Published: April 17th 2008April 17th 2008
The first batch of kids asking us for school pens. They followed us for quite a while, but we didn't realized what they were asking for until they stopped running after us.
Ok, so that Yak thing comes from a t-shirt... I didn't make it up.
I'm finally writing another blog update... get excited! Before I forget, the end of our Australia trip was great. We went to Coolangata and Byron Bay and were pretty much beach bums for a week. The closest we got to surfing was playing on surfboard playground equipment and watching the real surfers from the shore. The beaches were beautiful and so clean! And, unlike Thailand, there were great wave to play in (my inner child was definitely out to play).
But now I'm in Nepal in a great town called Pokhara. Me and Katie arrived in Kathmandu around St. Patrick's Day and met up with our friend Rich and Charlie, who we met in Thailand. Kathmandu is kind of a crazy big city. The tourist area (which is nothing like the rest of the city) is fully of trekking shops with fake gear, t-shirt embroidery stalls, and souvenir shops. Usually this would not sound appealing at all, but the rest of Kathmandu is not a place I really want to be. We left the comforts of Thamel (the tourist area) when I tried to get
It's all about the roof
In Nepal they use anything and everything to hold down tin roofing. Usually they use stones and tires, but in this case they opted for pumpkins.
re-new my Swiss passport. Driving around the actual city is crazy! I have never seen so many people in one place in my life! And there are cops and riot guards with beat sticks and massive guns everywhere too. I guess that means it's sort of safe?... Anyway, I ran my errand in the real Kathmandu and then stuck to the tourist area for the rest of my time there. We all had to get trekking permits and buy trekking gear, so that's what occupied most of our time there. We left as soon as we could and headed for the calm town of Pokhara, although anything would seem calm compared to Kathmandu. Here we met up with John, Brad, and Jenni (who we also met in Thailand) and finished preparing for our trek. Jenni was staying behind to do some volunteer work while the rest of us headed for the Annapurna mountains.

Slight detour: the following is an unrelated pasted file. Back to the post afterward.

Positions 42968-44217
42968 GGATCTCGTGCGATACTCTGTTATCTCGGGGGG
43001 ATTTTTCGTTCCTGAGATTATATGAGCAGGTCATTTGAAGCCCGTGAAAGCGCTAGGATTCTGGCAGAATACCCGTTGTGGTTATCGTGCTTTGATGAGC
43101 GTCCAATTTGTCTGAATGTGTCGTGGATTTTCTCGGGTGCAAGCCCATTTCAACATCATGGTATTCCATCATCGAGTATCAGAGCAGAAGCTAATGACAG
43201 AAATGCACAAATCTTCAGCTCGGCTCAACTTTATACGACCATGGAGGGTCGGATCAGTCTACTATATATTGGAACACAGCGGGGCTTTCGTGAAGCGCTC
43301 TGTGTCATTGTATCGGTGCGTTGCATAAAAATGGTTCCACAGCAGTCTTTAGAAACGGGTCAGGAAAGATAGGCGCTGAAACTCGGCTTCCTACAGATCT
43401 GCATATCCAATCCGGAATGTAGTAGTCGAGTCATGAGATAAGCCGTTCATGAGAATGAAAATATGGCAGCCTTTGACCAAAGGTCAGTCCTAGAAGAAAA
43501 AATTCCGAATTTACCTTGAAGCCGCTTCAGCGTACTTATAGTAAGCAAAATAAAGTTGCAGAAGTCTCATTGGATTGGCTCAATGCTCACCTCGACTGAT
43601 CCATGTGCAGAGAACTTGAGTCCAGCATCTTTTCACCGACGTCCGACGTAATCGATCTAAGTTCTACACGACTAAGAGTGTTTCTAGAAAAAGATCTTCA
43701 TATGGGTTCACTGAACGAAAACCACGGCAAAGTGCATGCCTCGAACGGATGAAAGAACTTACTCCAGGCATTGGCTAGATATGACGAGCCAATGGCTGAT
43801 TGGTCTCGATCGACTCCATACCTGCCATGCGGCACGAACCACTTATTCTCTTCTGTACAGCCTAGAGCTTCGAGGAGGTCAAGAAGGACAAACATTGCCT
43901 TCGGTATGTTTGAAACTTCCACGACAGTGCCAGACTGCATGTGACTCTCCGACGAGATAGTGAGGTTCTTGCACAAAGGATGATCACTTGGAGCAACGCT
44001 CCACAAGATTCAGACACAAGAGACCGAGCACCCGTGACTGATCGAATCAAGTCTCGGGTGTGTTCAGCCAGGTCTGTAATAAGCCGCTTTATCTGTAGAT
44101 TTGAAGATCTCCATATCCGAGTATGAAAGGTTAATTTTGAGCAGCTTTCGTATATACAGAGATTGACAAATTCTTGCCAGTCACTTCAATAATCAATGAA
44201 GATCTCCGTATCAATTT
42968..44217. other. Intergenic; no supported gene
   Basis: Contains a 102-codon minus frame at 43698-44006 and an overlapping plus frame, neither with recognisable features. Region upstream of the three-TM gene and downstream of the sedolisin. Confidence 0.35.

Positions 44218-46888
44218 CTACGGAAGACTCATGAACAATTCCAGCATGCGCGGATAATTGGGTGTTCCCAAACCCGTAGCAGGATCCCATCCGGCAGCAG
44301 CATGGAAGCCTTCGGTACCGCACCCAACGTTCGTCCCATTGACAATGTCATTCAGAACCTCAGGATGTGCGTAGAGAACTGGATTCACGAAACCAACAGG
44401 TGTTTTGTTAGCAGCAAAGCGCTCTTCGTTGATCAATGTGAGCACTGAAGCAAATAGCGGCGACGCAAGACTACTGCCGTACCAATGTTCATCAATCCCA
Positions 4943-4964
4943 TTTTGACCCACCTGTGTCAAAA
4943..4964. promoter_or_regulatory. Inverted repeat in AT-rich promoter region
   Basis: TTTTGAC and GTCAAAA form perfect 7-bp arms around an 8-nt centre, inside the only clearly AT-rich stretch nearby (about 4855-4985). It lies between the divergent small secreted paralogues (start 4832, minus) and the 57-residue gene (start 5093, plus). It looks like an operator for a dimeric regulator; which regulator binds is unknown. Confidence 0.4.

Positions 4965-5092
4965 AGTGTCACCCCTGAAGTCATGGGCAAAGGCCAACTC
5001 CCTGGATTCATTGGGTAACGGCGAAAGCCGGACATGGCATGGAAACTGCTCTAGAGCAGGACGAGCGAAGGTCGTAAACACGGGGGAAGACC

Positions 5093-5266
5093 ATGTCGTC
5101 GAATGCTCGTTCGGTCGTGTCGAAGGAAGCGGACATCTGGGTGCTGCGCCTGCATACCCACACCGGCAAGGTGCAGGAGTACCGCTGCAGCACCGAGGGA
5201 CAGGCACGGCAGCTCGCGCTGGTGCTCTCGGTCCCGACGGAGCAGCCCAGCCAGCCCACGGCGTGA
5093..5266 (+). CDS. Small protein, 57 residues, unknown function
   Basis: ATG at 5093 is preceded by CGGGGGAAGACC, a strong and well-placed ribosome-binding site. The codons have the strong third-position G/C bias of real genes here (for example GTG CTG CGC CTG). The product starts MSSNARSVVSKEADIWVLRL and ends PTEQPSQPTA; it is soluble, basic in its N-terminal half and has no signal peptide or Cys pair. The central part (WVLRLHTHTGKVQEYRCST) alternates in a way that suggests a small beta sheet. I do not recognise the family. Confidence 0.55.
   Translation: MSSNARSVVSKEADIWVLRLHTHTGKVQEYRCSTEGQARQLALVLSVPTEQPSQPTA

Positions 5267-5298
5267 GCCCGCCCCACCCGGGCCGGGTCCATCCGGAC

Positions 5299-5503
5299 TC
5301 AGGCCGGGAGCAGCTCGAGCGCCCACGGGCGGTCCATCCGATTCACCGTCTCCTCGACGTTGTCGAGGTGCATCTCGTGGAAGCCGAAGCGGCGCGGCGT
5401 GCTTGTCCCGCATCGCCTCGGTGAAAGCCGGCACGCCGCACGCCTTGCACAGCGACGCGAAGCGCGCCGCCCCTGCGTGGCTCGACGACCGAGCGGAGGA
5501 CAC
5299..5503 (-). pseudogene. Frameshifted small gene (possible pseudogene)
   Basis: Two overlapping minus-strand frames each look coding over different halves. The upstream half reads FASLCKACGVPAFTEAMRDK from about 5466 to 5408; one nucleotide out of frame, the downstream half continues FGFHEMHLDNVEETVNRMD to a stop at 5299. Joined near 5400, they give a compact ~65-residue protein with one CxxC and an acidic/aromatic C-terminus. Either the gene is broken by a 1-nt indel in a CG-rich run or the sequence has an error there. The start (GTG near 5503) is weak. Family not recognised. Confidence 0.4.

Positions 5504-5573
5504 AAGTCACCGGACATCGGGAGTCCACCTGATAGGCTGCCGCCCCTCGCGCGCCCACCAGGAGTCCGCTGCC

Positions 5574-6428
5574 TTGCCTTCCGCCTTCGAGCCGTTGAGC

On the way to the starting point of the trek we met a British couple, Tom and J, and a Canadian, Blair, who all became part of our trekking group. We all got off the bus, signed in to the trekkers check point, and began our
Us covered with red paint on Holi Day. The little kids in the picture are the ones that got us.
journey. The bottom of the trek isn't too exciting, but by day 2 you start to see the snow capped Himalayas and you remember why you decided it was a good idea to trek 10-18 km a day with a huge backpack. For a lot of the trek you follow a beautiful river, so the scenery was great. On the 3rd or 4th day of the trek was the Nepali holiday called Holi Day. I still don't understand the significance of the holiday, but in almost every village we trekked through we got attacked by local kids with red paint waiting to smother our faces and laugh at us. It was great fun and we have some good pictures of all of us with red paint on our faces. The local kids are really adorable, but in most villages they follow you asking for school pens, chocolate, and money (you are advised to give them nothing). It gets really annoying wen your panting and all you can hear is "school pen? you have school pen?" for a while.
The trek was amazing, but hard at that same time. I got what Rich and Brad called the biggest blisters they'd
Me and Katie on one of the many bidges we crossed on the trek.
ever seen (I just found then to be inconvenient and gross). One of the funniest things about the trail is that the local villages get supplies delivered by donkey train (literally a huge, generally single file line of donkeys). At first I found this concept quite entertaining, but quickly realized that being stuck behind 15 smelly donkeys on an uphill is far from ideal. We started timing our walking tot he donkeys, and if you heard their bells behind you, you'd try to pick up the pace. Another fascinating thing on the trail were the Sherpas we walked by. These men, who are probably 5'6" and wearing flip flops carry HUGE things up the mountains. We saw a group of men who had to carry a 15 foot long, 65 kilo metal pipe for 4 days. There were also men with livestock on their backs, firewood, and even a satellite dish. It made the rest of us with our trekking poles and boots look like a bunch of pansies.